Then-NBCUniversal Chair of Global Advertising and Partnerships Linda Yaccarino pressed Musk during an interview at the 2023 MMA Global POSSIBLE Miami Event on whether he would pledge to reinstate an “influence council” akin to the old censorship-obsessed regime. “So Twitter 1.0 had a very well-populated, much loved influence council,” Yaccarino mourned. She propped the “council” up as a supposedly necessary “recurring feedback loop from your key stakeholders — your advertisers — where they had recurring access or would have recurring access to you.”

The kind of so-called “influence” Yaccarino pushed involved giving advertisers some control over Twitter’s “product development, ad safety” and — of course — “content moderation,” which is a cute euphemism for censorship.

Musk didn’t take the bait and deflected Yaccarino’s attempts to corner him. “It’s totally cool to say that you want to have your advertising appear in certain places in Twitter and not in other places. But it is not cool to try to say what Twitter will do.” Musk was adamant that if his stance meant “losing advertising dollars, we lose it. But freedom of speech is paramount.” Musk also asserted that a so-called influence council would make him “wary of creating a backlash among the public because the public thinks that their views are being determined by” elitists.

But this begs the question in retrospect: why would Musk appoint a clearly liberal individual to lead a platform that is apparently not nearly as committed to protecting free speech? Yaccarino chairs the Taskforce on Future of Work and sits on the Media, Entertainment and Culture Industry Governors Steering Committee at the globalist WEF. WEF has actively promoted asinine views pushing Big Tech censorship.

Vazquez didn't mention that his definition of "free speech" on Twitter that must be allowed to spread unchecked apparently includes hate speech -- after all, it's indisputable that anti-Semitism has spiked on Twitter since Musk took over. As a result of this, advertisers are fleeing the platform; Twitter ad revenue dropped by more than half since last year -- after all, no advertisers wants their ad to be posted next to a hate-filled tweet. (One might call it a case of "go anti-woke, go broke.") Meanwhile, Yaccarino has done the requisite sucking up to Musk that presumably helped her get the job. Also, Musk has made a mess of Twitter's finances in other ways, refusing to pay bills for rent, cloud services and other things, and Yaccarino is trying to fix that.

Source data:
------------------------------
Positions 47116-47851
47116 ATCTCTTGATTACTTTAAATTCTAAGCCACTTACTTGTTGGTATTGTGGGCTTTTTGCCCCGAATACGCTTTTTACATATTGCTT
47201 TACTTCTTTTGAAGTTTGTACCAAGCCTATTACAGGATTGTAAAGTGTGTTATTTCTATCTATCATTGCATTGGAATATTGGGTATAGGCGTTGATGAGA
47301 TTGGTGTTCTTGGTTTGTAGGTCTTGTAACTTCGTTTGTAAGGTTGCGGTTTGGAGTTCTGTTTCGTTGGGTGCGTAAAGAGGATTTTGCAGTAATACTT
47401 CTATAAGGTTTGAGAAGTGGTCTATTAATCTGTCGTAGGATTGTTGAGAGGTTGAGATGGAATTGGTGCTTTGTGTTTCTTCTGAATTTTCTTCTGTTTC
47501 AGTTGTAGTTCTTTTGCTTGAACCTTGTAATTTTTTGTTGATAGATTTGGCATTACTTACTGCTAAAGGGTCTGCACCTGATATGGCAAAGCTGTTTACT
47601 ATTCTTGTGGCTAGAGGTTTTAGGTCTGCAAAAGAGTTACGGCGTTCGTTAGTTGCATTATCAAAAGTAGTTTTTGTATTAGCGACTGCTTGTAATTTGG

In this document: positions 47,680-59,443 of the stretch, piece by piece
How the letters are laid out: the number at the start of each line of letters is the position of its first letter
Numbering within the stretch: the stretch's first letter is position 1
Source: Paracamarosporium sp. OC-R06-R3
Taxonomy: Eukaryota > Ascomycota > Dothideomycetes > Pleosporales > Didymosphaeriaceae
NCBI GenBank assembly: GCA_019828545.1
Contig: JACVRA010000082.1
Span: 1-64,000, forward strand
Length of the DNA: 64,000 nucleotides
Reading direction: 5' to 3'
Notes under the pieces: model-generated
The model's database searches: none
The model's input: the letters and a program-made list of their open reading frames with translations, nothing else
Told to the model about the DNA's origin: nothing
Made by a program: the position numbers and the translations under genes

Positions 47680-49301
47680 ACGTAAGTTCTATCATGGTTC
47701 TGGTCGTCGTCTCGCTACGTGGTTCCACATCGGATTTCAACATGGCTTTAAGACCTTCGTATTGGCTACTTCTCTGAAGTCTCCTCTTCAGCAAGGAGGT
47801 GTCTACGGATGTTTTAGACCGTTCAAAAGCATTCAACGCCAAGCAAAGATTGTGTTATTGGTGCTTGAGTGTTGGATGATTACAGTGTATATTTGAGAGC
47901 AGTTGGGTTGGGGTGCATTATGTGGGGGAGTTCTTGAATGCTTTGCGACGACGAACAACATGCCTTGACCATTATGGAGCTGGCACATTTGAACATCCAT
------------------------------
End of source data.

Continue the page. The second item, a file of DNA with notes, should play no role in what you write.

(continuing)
If Twitter continues to be overrun by hate speech, it will scare users away who want nothing to do with that. Yaccarino appears to understand that, but Musk and Vazquez do not. Yaccarino wants to save the company; Musk and Vazquez want to own the libs.

The MRC continued to complain about Community Notes. Heather Moon was outraged that Community Notes was used to fact-check Musk in an Aug. 18 post, laughably headlined "Did Musk Just Get Censored on His Own Platform?":

In a bold twist, Twitter’s Community Notes censored Elon Musk and had the gall to tell him what he can and cannot do with his own platform.

Community Notes, the crowdsourced fact-checking system for X (formerly known as Twitter) that has been characterized as “censorship by a different name,” took aim at owner Musk’s announcement that he will soon remove X’s block feature. The Note attached to his post, however, claimed that he is forbidden from making such a change.

Proving that no one using X is immune from censorship, the platform applied a Community Note to one of Musk’s own posts.

In his announcement today Musk posted what immediately proved to be one of the most controversial moves he has made since taking over the company. “Block is going to be deleted as a ‘feature,’ except for DMs,” he posted.

The Community Notes team quickly came up with a Note rebuking the latest potential change that now appears below Musk’s post. The Note reads: “Elon Musk cannot do this. The feature to block someone on the site is REQUIRED as a social media app to be allowed on the App Store and the Google Play store.” It also provides links to the app guidelines for both the Apple App Store and the Google Playstore as proof.

Moon didn't mention Musk's complete hypocrisy on the issue; after getting into an argument with right-wing actor James Woods via Twitter over removing the block feature, Musk blocked Woods. Moon remained committed to the fact-checking-is-censorship narrative by invoking the MRC's made-up and meaningless "secondhand censorship" metric: